Director Sam Raimi brings an invigorating shot of horror to the Marvel universe – but Doctor Strange In The Multiverse Of Madness is disappointingly tonally dissonant.
It was a given that by hiring The Evil Dead director Sam Raimi to helm Doctor Strange In The Multiverse Of Madness, Marvel was going to get some of his distinct style along with him. Unsurprisingly, the moments of light – and sometimes not so light – horror and gore that he brings to the sequel are some of the best parts of the film. Disappointingly, they can also be the worst.
In this shaky but exciting sequel, Stephen Strange (Benedict Cumberbatch) comes across America Chavez (Xochitl Gomez), a girl with multiverse-hopping powers being hunted down by eldritch beings. He needs the help of all of his allies to defend her, including the one person who knows the most about alternate realities – Wanda Maximoff (Elizabeth Olsen), who is still haunted by the false reality and perfect family she created during the course of the WandaVision series.
Doctor Strange In The Multiverse Of Madness undoubtedly opens the doors to a whole universe (and many more) of possibilities. In theory, the Marvel Cinematic Universe can now do anything its writers and studio execs can stretch their imagination to. Perhaps that’s the problem. Through America’s powers, we glimpse into many interesting and visually distinct universes (think Spider-Verse, but with the capability for live action), but the ones the characters linger in are generic, futuristic variations of their own universe, similar in most ways except for the fates of familiar characters.
The multiverse allows for infinite possibilities, and yet the writers haven’t yet realised that this could allow them to break out of the formula altogether.
What does present an exciting break from Marvel tradition is Raimi’s horror sensibilities. In one of the opening set pieces, we see Strange defend Chavez against an eldritch and Lovecraftian creature with many tentacles and one huge eye – and it’s worth noting that the special effects are fantastic. This is the first time (at least in the live action MCU) that we’ve seen monsters like this. The closest we’ve come before is the entity Dormammu from the first Dr. Strange.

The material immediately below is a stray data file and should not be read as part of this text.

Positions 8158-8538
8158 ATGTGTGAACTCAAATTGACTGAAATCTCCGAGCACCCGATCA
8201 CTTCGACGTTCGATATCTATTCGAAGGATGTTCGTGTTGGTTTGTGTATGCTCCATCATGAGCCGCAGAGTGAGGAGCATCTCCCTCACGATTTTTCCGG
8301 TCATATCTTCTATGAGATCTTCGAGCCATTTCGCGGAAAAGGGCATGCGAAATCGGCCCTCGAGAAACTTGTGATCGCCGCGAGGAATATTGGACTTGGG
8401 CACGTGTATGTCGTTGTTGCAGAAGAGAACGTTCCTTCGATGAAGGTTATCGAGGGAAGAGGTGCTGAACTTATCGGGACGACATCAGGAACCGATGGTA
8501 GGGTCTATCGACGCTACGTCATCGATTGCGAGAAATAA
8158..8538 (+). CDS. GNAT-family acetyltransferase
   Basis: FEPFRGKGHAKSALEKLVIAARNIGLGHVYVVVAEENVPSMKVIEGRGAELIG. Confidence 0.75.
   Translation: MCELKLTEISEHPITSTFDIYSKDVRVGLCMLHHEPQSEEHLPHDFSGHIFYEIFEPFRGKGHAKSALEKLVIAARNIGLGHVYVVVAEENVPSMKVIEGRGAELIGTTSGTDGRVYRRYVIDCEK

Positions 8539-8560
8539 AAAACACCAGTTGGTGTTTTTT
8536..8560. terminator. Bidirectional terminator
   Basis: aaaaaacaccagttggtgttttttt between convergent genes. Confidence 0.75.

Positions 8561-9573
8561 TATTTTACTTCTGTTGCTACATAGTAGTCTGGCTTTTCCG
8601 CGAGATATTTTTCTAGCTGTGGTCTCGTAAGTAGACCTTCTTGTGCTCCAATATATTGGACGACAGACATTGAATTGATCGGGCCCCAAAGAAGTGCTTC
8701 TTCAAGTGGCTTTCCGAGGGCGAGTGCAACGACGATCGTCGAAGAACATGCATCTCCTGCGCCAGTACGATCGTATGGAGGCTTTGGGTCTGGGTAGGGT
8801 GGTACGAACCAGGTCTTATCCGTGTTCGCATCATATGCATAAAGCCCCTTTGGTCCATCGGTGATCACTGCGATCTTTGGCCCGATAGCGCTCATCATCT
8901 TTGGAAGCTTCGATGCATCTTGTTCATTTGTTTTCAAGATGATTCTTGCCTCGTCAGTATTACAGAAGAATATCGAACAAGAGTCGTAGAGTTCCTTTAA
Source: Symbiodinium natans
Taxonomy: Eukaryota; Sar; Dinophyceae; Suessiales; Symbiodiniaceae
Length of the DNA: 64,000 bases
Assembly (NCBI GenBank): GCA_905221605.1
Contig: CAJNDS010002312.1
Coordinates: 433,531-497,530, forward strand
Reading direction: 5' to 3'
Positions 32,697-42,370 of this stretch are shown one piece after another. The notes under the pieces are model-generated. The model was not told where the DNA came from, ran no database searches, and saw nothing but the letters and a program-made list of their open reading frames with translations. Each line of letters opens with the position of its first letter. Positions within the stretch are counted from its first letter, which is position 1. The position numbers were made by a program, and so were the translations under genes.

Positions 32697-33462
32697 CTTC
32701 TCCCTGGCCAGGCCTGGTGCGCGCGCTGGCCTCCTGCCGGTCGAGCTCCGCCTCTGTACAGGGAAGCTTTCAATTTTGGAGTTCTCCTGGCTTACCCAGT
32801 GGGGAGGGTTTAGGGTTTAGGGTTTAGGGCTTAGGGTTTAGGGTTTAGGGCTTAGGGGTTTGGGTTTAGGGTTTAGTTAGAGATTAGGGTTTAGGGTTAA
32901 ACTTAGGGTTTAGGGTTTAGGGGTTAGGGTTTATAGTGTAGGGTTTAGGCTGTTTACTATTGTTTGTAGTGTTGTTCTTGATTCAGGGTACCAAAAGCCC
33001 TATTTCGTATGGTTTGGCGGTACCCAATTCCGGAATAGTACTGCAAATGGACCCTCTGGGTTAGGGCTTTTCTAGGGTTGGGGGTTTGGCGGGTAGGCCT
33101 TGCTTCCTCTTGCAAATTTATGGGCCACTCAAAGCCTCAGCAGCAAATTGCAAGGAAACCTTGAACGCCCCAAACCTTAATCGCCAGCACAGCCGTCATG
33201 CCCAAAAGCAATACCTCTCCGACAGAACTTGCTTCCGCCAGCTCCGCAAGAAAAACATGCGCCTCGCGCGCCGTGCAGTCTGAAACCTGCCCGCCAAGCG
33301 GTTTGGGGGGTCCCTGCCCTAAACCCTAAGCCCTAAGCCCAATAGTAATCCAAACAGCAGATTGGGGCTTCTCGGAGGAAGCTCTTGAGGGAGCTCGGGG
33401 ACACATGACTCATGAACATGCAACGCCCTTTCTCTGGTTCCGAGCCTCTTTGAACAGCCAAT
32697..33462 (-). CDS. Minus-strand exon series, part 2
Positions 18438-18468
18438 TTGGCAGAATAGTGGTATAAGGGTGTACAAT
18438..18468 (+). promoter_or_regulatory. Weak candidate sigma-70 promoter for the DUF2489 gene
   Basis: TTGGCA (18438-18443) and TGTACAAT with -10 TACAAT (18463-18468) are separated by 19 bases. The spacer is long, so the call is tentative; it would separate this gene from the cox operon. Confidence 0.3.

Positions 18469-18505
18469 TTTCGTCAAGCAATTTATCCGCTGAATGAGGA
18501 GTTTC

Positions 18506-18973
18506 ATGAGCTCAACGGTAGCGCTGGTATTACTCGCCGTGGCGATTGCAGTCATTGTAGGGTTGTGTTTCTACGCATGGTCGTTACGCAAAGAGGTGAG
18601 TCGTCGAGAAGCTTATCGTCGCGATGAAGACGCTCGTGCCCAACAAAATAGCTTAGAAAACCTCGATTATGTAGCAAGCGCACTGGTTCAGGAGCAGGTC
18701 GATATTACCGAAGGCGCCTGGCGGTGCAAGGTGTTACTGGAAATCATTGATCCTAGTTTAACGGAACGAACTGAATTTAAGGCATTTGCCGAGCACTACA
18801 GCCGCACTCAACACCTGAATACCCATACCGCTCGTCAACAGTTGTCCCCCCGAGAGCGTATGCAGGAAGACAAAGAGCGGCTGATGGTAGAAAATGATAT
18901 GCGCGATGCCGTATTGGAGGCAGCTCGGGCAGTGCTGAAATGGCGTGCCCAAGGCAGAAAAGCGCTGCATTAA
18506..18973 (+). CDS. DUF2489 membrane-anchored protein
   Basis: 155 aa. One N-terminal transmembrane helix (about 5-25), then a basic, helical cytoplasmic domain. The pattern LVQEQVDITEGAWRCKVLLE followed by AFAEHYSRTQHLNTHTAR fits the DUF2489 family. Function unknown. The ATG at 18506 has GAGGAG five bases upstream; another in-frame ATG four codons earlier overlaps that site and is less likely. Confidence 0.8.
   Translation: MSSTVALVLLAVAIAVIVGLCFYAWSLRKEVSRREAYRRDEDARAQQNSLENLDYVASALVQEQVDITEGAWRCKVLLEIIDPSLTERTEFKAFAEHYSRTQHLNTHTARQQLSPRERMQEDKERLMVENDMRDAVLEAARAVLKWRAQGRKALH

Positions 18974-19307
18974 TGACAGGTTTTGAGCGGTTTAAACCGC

Sadly, these otherworldly creatures appear less and less, giving way to a more expected big bad. Even more unfortunately, this big bad is much more compelling and nuanced than Strange (whose arc focuses, again, on his unresolved feelings for Rachel McAdams’ Christine) and America Chavez (a walking, talking MacGuffin).
This is what makes the movie so tonally dissonant. It can’t tell if it wants to break the mould and be a Raimi film, or continue the tradition of being a cameo-filled crowd pleaser. It’s at its strongest during moments of pure horror, and there are quite a few surprisingly juicy bits of violence throughout, as reality-bending characters show what it’s like to use the full extent of their powers. But even within these horror-inspired scenes Doctor Strange In The Multiverse Of Madness seems unsure of itself. There are as many straight-faced moments of fright as there are of lighthearted pastiche.
But both of these horror-esque aspects are incredibly fun, and as close as a Marvel film has come yet to being truly surprising. Perhaps even shocking depending on the scene. The worst comes when this is combined with the quippy, fan pleasing trademarks of these films, and everything is thrown off-kilter.
That’s not to say that fans – especially those who are knowledgeable on Marvel, including pre-MCU and its less popular entries – won’t appreciate the choice of cameos. But didn’t we already do this in Spider-Man: No Way Home? It’s great to see some well-loved faces in a packed cinema screening, with the fans cheering. But from my own experience, the pleasure found in these appearances is limited when it comes time for a rewatch.
In short, it’s disappointing that Doctor Strange In The Multiverse Of Madness doesn’t choose a direction and commit to it. It would have been a breath of fresh air to see an MCU film that tackled an entirely different genre. Alas, this isn’t that, and it ends up being somewhat predictable.
As with all Marvel films, though, there is always some enjoyment to be found in the predictable elements. Stephen Strange is the same as ever, with the exception that his sentient cape is just slightly more tattered, and America Chavez is basically likeable. Wanda is by far the most nuanced character here, though, and Elizabeth Olsen steals the entire show in the role. It helps that she also has the absolute best costume (in a film full of great costumes, as nearly everyone’s a sorcerer of some kind).
The action jumps all over the place as much as the tone, but that brings with it a reliable supply of set pieces. When it’s not a fight against an eldritch horror, it’s a sorcerer battle at Kamar Taj, or freefalling through various multiverses, or Strange versus Strange, and it’s all engaging, and set to Danny Elfman’s creative and fittingly varied and fluctuating score.
Doctor Strange In The Multiverse Of Madness winds up being an exciting sequel with some genuinely innovative aspects coming from Raimi. But ultimately it’s not as much of a break from tradition as we were led to expect, or hope for. It does, however, leave you excited for a day that Marvel does decide to properly experiment with genre, and maybe, hopefully, this a step in the direction of the franchise trying to be something more.
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